Illegal mining is identified as one of the rapidly rising threat to the environment, to revenues from natural resources, to state security..
This publication of the Environment and Security Initiative (ENVSEC) was launched during the ENVSEC Advisory Board Meeting in Bratislava, 29-30 September 2005.
he Mining For Closure report aims to present a basis for action within South Eastern Europe (SEE) and the Tisza River Basin (TRB) towards the development of corporate practice, regulatory frameworks, governance guidelines and/or financial and insurance markets suitable for the support of a modern mining industry in the region. Further the report seeks to help SEE and jurisdictions in the TRB deal with the legacies of past mining activities.
In particular, the report seeks to present a number of options and ideas that can be applied to address the funding and execution of mine closure and mine rehabilitation while still achieving social and economic conditions suitable for new and ongoing mining activities.
The recommendations and guidance contained in the report supports other initiatives by international bodies that provide guidance to national and international institutions in their role as stakeholders in the mining activities. Further, it seeks to support ongoing national efforts to align legislative frameworks with European legislation, international legislation and best international practice. However, Mining for Closure also provides the foundation for filling an important deficiency in international action namely seeking to deal with abandoned and orphaned mine sites and the serious environmental and social risks associated with them. This issue has particulare relevance for the SEE and the TRB region.
The report comprehensively outlines the challenges and the need for sustainable mining; establishes the rationale for best environmental practice in mining or mining for closure as it will be termed within this document; outlines the important stakeholders in mining and a manner of assessing their relative salience; provides a discussion of the mechanics of mine closure and abandonment; and then presents a summary framework and principles for mining in SEE and the TRB and delineates the next steps forward that need to be taken in the SEE and the TRB regions.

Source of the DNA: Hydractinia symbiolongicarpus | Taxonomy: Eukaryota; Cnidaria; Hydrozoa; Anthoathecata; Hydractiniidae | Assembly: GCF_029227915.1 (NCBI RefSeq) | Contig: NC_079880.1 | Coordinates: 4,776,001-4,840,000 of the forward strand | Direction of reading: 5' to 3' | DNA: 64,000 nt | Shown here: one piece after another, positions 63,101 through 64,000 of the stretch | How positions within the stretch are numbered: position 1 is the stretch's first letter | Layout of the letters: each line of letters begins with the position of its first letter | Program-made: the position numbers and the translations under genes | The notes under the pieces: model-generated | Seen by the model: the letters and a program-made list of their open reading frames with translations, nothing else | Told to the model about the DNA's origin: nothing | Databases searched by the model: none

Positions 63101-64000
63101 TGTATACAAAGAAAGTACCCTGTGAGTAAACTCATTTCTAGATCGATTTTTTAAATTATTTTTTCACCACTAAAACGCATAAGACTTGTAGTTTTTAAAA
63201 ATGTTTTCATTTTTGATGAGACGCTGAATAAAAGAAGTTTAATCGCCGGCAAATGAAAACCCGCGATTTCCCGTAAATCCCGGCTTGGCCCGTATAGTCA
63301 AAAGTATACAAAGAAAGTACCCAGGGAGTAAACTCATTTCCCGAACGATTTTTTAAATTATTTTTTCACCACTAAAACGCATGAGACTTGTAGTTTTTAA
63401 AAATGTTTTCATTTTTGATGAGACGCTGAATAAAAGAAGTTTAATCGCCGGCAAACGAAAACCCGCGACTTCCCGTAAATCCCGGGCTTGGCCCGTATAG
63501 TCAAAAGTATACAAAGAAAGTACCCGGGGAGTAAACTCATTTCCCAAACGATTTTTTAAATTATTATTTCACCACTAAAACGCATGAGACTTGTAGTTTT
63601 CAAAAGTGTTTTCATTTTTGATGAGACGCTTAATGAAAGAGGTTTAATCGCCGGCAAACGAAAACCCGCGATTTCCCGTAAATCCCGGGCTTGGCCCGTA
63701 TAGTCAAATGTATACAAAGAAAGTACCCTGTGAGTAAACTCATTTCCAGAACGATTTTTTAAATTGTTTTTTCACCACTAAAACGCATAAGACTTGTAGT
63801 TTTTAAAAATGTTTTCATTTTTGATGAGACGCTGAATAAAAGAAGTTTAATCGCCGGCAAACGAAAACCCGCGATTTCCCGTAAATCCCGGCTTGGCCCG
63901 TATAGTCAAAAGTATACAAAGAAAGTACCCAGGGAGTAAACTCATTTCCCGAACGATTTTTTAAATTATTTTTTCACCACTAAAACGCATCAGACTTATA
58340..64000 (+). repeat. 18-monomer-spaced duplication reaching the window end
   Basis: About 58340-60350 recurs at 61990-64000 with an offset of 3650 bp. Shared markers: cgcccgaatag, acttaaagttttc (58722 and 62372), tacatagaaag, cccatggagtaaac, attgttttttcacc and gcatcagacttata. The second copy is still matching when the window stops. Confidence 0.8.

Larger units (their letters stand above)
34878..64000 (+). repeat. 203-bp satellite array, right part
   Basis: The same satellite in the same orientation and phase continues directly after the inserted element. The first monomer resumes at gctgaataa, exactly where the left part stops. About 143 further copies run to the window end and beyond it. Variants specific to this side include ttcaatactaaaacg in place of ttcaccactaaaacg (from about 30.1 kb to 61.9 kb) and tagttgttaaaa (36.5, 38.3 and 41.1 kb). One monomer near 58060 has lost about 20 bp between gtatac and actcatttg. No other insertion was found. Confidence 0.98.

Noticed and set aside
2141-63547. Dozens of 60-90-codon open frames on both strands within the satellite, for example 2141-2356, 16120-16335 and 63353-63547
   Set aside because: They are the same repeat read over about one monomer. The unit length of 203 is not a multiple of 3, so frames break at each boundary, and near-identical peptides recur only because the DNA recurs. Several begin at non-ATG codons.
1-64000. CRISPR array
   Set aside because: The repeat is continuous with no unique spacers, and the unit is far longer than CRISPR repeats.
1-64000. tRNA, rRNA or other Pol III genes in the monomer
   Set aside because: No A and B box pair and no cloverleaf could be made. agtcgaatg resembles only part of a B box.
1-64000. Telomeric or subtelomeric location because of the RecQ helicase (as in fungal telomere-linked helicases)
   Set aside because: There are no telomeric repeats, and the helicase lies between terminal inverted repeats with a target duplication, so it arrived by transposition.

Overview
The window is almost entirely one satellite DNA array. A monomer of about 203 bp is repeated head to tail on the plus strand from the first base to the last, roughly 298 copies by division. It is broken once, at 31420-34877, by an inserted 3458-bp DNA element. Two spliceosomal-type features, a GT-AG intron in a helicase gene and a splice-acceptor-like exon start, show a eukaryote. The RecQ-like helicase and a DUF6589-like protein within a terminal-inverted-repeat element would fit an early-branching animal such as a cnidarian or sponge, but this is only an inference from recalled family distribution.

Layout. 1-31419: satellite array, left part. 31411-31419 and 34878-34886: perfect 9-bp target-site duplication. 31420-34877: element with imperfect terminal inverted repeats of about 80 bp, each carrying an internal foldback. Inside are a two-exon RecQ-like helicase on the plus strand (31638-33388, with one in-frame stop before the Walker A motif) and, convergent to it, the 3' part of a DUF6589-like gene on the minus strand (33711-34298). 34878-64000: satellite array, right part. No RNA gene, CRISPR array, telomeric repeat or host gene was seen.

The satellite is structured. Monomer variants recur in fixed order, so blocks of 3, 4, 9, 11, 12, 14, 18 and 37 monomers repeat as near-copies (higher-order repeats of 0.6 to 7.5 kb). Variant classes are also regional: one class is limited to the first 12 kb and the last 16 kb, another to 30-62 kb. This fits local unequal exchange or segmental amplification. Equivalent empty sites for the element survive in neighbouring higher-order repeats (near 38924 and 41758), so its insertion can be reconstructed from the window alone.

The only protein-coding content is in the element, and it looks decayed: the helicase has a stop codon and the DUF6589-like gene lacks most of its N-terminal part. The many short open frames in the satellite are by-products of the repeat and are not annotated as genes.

The rationale for mining for closure in SEE and the Tisza River Basin
The mining sector is an important contributer to local and national economies in SEE and the TRB. However, in parts of the region, it is often characterised by inappropriate planning, and operational and post-operational practices taking place within inadequate regulatory frameworks. Poor or negligible implementation of mine rehabilitation and closure activities has been one outcome of note. In SEE and the TRB this has resulted in,¬ and continues to cause, significant adverse environmental and health and safety impacts and related liabilities.
Increasing expectations for environmental protection, desires for reduced human health risks, competition for land, and the increasing value of the natural environment for recreational space have led to marked improvements in regulatory requirements and mining practice in a number of countries. Furthermore many mining companies have introduced management policies, practices and technologies that markedly reduce the environmental harm caused by mining. Continued improvement in mining practice can be expected as can stakeholder expectations for ever higher standards. Due to the prevalence of mining legacies in SEE and the TRB, the manner in which mines are closed is central to this.
As a part of general improvements in international mining, mine planning, mine closure practices and the conduct of mine operations to facilitate environmentally acceptable closure have also evolved significantly in recent years. While in the past communities often saw that the only choice available was whether a deposit should be mined or not, it has been clearly shown that the manner in which a mine is planned can have a major positive influences on the magnitude and duration of impacts during the life cycle and after mine closure.
Future mines and existing mines that continue operations will need to include closure as an integral part of a project life cycle. They will need to be designed to ensure that future public health and safety are not compromised; environmental resources are not subject to physical and chemical deterioration; post-mining uses for the site are beneficial and sustainable term; adverse socio-economic impacts are minimised; and socio-economic benefits are maximised.